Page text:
OP isn't specifying a country, so I'll speak for Germany. There is no part of the StVO (Straßenverkehrsordnung, road traffic regulations) which gives rise to a civilian becoming a "traffic enforcer".
Hence, you would be best served by not breaking any law yourself when witnessing an offender. The safest bet would be to report the event to the police and record and provide evidence, hoping that they will take care of it. If for whatever reason you decide that it's a good idea to follow the other car, you'd still need to move within the speed limit, and you cannot simply decide to hinder them, push their car to the side or anything like that.
This kind of responsibility (i.e. to apply force to a fellow citizen) is (at least in Germany) clearly regulated by laws related to the Verkehrspolizei (traffic police) together with regular police law.
As an example for where the law makes this clear: if you are a Schulweglotse (a person with a yellow coat and a flag, helping school children to cross roads safely, often at busy traffic lights), the relevant law clearly states that although you have to be trained by the police in your job, you can not regulate traffic in any way, shape or form. For example, when you get this training, you are clearly told that if "your" traffic light has an outage, you are not allowed to regulate the traffic flow (much less do anything about any offenders).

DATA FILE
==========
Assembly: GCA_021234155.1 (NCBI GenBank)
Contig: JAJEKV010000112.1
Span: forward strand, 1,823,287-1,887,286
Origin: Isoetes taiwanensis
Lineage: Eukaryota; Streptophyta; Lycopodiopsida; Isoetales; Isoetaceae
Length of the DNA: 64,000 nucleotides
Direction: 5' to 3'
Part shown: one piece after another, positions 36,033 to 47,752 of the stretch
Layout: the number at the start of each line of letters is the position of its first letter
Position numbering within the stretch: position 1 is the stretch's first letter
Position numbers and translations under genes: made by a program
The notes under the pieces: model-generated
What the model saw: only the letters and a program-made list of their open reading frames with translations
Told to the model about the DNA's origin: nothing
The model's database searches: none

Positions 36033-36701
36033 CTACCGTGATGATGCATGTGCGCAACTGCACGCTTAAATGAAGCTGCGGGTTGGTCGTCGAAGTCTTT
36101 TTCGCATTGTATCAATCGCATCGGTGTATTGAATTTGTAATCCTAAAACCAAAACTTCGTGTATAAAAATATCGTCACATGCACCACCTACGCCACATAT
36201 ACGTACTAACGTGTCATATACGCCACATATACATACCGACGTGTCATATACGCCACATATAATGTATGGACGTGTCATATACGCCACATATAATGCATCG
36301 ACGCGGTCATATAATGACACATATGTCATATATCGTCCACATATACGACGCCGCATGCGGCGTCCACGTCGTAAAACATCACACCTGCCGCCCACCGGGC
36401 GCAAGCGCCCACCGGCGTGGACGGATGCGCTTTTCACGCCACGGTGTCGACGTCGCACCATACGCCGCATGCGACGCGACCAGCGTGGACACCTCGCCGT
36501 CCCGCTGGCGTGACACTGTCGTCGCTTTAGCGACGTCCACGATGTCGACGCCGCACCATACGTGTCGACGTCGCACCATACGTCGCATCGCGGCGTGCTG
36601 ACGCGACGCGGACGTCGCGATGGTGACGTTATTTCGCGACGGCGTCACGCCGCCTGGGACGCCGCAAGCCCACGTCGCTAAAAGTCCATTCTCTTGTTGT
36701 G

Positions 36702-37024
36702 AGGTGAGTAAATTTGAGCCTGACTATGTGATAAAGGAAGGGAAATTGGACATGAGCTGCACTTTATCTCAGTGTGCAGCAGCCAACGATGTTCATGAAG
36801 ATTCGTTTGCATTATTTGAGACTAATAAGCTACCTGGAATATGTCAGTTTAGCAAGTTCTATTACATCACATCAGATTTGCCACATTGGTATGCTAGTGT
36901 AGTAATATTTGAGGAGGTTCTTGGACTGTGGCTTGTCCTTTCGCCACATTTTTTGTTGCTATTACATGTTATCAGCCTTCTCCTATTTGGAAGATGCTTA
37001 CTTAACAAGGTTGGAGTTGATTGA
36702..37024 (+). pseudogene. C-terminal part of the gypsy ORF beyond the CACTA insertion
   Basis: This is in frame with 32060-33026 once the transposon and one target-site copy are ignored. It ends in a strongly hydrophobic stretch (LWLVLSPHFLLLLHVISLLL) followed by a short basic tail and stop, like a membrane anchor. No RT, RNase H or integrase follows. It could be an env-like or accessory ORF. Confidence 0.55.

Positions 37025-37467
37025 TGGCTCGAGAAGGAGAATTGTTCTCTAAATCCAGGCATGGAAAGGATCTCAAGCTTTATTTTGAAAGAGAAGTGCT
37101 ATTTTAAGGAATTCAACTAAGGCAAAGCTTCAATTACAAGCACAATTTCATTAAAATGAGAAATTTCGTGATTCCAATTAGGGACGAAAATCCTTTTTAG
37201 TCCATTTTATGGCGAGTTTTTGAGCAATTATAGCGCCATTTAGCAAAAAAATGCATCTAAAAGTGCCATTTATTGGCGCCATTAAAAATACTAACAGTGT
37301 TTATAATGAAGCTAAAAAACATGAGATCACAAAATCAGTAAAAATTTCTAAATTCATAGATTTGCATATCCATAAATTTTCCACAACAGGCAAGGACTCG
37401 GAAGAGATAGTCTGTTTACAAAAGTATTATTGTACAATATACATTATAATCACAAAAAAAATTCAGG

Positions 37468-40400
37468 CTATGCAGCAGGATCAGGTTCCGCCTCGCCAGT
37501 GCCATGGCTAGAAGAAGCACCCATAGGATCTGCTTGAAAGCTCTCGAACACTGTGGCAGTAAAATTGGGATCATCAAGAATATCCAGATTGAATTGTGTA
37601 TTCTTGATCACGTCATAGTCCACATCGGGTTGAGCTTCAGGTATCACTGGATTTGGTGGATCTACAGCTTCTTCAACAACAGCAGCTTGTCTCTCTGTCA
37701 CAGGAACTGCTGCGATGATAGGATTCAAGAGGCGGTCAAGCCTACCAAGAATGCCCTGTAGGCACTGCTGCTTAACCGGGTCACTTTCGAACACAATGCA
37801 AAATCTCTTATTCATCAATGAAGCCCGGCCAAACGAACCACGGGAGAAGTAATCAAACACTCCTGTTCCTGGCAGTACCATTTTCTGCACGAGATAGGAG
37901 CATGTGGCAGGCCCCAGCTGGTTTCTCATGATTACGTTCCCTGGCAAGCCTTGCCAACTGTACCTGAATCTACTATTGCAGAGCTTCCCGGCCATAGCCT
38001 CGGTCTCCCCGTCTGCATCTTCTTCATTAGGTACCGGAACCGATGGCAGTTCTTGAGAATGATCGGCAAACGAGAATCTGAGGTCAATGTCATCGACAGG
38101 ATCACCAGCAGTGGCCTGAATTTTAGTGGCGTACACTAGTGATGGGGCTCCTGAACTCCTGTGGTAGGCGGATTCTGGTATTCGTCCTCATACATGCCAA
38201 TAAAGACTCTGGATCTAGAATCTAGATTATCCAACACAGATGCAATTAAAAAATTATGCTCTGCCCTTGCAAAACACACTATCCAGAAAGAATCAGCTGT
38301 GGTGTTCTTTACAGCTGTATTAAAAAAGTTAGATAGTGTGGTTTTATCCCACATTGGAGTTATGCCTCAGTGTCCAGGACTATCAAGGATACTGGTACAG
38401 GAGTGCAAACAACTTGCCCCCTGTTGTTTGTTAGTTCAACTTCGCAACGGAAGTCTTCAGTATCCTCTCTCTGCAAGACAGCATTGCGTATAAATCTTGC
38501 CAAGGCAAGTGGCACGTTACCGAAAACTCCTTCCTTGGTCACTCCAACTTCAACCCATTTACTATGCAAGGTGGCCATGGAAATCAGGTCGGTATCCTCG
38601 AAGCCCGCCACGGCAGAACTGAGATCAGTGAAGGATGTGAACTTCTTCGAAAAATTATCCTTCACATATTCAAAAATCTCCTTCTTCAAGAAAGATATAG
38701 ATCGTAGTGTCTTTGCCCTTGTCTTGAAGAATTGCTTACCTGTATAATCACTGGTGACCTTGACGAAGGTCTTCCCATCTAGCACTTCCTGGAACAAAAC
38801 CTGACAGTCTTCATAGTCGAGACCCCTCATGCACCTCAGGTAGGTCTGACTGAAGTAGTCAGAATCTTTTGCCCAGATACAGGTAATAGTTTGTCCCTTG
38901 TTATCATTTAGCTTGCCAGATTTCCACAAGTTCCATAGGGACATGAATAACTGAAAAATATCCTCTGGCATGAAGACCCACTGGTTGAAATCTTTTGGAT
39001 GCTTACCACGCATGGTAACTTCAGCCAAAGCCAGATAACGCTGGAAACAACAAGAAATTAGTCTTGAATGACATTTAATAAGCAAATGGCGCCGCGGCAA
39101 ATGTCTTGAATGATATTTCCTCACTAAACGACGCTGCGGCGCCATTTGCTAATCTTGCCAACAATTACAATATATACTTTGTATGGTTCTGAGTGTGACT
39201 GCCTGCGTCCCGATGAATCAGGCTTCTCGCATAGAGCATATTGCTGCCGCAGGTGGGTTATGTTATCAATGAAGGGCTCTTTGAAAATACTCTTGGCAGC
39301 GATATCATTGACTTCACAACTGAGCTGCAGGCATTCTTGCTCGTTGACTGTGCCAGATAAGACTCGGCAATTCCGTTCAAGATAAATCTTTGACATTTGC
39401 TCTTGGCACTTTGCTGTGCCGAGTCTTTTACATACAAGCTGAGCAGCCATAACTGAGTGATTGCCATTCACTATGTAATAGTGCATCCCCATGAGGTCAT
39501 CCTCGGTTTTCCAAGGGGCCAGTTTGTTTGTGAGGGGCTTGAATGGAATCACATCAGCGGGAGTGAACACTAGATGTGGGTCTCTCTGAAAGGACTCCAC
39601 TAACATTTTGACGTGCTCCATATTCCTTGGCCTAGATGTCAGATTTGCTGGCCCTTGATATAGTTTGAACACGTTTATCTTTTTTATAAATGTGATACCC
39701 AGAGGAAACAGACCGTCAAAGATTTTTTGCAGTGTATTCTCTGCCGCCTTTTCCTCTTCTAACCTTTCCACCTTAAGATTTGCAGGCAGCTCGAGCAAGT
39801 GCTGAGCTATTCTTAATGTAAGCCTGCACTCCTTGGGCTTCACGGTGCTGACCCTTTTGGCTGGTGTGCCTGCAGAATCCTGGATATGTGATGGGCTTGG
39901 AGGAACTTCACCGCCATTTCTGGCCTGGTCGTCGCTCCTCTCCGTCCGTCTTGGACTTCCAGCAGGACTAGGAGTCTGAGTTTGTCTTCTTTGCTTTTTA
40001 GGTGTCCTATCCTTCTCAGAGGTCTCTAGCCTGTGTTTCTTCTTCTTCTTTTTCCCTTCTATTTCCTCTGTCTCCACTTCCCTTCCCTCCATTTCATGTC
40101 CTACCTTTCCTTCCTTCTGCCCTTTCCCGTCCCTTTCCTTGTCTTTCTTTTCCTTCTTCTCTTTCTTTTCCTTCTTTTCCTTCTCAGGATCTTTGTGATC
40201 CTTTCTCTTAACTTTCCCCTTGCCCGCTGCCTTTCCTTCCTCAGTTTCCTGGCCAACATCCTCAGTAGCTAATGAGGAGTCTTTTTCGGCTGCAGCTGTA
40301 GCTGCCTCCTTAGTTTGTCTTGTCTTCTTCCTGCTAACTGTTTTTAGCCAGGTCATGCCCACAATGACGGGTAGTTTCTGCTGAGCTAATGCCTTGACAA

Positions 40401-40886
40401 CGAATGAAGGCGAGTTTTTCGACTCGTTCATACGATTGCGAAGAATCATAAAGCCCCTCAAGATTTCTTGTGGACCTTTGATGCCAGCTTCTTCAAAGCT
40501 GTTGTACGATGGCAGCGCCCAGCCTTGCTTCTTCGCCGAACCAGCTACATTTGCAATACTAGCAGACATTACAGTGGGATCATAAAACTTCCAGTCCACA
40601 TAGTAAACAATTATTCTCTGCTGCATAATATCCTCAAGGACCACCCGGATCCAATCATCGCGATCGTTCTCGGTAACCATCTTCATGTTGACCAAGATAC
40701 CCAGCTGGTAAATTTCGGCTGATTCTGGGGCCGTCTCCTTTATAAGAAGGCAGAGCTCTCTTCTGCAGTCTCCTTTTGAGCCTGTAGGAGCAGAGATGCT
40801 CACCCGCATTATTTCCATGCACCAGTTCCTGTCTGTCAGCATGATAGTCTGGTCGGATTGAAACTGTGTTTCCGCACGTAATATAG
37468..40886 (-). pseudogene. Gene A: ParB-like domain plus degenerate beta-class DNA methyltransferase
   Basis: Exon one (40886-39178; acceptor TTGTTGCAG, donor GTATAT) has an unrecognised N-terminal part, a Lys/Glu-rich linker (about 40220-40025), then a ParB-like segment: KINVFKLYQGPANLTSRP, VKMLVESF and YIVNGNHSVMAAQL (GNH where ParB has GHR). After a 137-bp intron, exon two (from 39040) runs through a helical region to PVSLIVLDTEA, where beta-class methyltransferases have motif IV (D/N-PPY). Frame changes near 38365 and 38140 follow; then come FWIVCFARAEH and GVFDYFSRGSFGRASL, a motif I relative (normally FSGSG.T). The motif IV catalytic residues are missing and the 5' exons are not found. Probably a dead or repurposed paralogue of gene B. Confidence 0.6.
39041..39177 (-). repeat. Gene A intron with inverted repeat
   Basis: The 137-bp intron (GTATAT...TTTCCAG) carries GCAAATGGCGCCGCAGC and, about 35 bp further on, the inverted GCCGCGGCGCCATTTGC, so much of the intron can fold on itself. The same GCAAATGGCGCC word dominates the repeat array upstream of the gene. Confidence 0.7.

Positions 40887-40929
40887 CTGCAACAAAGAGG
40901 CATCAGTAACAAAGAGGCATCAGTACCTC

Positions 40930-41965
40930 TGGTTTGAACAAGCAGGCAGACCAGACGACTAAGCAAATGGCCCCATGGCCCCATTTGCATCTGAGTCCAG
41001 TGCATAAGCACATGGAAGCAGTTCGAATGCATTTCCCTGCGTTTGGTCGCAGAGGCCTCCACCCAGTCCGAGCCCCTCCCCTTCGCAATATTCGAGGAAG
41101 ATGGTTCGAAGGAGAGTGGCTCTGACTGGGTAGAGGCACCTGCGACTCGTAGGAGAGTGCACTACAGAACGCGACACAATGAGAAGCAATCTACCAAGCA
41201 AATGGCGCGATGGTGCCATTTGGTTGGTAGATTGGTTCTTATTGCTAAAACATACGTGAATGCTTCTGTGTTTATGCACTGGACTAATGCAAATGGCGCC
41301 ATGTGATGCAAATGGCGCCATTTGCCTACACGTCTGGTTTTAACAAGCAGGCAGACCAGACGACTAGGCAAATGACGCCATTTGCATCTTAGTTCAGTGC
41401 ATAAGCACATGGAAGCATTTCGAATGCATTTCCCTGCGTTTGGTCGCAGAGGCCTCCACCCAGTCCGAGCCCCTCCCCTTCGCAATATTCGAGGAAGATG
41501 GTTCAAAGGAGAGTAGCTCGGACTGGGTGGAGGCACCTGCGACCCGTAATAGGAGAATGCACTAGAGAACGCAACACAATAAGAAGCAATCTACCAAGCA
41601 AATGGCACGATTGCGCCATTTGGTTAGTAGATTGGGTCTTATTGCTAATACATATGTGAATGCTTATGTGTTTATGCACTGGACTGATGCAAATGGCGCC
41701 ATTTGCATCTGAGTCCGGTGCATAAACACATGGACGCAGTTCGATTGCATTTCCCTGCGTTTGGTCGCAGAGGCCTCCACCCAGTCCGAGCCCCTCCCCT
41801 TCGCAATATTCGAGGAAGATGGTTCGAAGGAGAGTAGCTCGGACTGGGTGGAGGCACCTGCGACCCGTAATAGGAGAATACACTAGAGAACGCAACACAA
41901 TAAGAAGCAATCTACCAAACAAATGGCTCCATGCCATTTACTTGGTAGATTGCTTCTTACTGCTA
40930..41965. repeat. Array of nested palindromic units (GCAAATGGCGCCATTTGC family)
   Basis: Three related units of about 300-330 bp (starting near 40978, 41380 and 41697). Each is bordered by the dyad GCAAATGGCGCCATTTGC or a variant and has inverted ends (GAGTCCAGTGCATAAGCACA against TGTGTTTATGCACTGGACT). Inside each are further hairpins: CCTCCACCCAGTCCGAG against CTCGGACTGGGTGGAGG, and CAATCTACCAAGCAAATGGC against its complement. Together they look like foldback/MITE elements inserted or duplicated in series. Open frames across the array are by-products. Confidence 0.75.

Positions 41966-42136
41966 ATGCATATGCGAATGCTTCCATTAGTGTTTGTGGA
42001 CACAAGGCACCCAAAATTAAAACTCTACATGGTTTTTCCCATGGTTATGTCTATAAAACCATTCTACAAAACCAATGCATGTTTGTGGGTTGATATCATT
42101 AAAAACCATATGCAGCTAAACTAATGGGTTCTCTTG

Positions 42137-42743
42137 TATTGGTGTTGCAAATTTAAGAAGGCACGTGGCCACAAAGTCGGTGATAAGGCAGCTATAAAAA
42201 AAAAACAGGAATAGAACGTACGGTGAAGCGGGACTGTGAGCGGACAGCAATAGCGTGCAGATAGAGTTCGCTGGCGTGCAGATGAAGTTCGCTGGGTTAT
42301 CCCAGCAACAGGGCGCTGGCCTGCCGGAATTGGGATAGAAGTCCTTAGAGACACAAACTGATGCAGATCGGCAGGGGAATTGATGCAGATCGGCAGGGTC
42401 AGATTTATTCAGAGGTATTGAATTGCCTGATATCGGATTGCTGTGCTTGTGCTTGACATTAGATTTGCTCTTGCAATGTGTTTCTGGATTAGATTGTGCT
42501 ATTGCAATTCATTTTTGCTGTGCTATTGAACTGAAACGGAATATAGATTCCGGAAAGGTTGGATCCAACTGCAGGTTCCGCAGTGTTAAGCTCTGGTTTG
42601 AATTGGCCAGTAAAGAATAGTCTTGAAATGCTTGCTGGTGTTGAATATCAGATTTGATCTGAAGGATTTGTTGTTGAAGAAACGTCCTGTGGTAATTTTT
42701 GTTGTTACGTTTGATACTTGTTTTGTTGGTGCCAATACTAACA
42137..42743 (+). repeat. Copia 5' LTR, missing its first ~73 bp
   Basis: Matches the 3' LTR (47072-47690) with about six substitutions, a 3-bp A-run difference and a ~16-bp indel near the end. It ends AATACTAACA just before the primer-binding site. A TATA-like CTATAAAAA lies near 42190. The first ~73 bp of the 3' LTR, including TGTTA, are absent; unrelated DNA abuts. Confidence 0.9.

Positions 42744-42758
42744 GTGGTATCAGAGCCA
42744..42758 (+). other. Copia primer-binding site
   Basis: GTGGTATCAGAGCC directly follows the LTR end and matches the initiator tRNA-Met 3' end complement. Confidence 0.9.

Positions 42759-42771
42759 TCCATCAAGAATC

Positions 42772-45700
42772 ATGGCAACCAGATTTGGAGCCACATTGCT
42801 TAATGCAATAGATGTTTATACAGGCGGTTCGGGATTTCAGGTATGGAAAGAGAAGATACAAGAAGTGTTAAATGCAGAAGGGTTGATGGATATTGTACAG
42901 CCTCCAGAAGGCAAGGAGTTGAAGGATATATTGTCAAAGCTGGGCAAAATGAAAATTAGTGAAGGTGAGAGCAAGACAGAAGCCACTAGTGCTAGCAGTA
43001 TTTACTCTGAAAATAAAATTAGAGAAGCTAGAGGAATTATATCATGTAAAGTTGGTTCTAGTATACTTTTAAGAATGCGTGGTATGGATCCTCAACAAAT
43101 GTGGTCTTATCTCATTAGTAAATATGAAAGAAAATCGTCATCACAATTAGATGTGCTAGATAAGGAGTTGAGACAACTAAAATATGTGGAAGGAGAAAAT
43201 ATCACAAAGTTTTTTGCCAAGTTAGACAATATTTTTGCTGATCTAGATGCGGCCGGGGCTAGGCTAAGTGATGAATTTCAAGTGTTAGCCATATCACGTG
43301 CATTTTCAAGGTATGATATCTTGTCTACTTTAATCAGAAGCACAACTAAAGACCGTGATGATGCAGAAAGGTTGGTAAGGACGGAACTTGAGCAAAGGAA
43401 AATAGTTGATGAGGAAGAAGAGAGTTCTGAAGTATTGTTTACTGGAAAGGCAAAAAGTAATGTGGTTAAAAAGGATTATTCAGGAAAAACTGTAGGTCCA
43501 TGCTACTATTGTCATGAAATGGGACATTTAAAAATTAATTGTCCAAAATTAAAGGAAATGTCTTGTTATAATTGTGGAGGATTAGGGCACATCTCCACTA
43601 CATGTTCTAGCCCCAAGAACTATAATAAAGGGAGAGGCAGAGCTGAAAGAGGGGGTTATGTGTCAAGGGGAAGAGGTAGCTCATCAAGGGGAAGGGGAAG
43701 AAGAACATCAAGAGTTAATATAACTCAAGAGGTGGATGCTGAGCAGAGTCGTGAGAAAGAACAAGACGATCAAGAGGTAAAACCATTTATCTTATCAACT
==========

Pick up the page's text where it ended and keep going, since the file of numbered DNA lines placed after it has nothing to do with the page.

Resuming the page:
So, TLDR: since there is no law in Germany making you a "civilian traffic enforcer", and since the opposite is explicitly stated in the few edge cases where other laws could be interpreted that way, the answer to your question is "yes" - if you do something illegal while forcing a potential wrongdoer, then you are liable just like anyone else if push comes to shove, and are putting yourself at the mercy of the courts.
Note that all of this says nothing about ethics or morals. Obviously, you can construct extreme cases where you can or maybe even should, as a good human being, decide to do whatsoever you wish, while accepting the consequences (i.e., whatever the law may or may not throw at you at the discretion of the court).
PS: Note that a dashcam is not allowed in some countries. I.e., in Germany, not only is dashcam evidence not admitted in court, but it may even be held against you due to the cam conflicting with EU privacy regulations.
PPS: Just report that Mustang if you recall the license number. If the driver pulls several such stunts, and other citizens report them as well, then over time the police might just pay them a visit; or if they get involved in an accident later, having such reports may count against them indirectly, in court.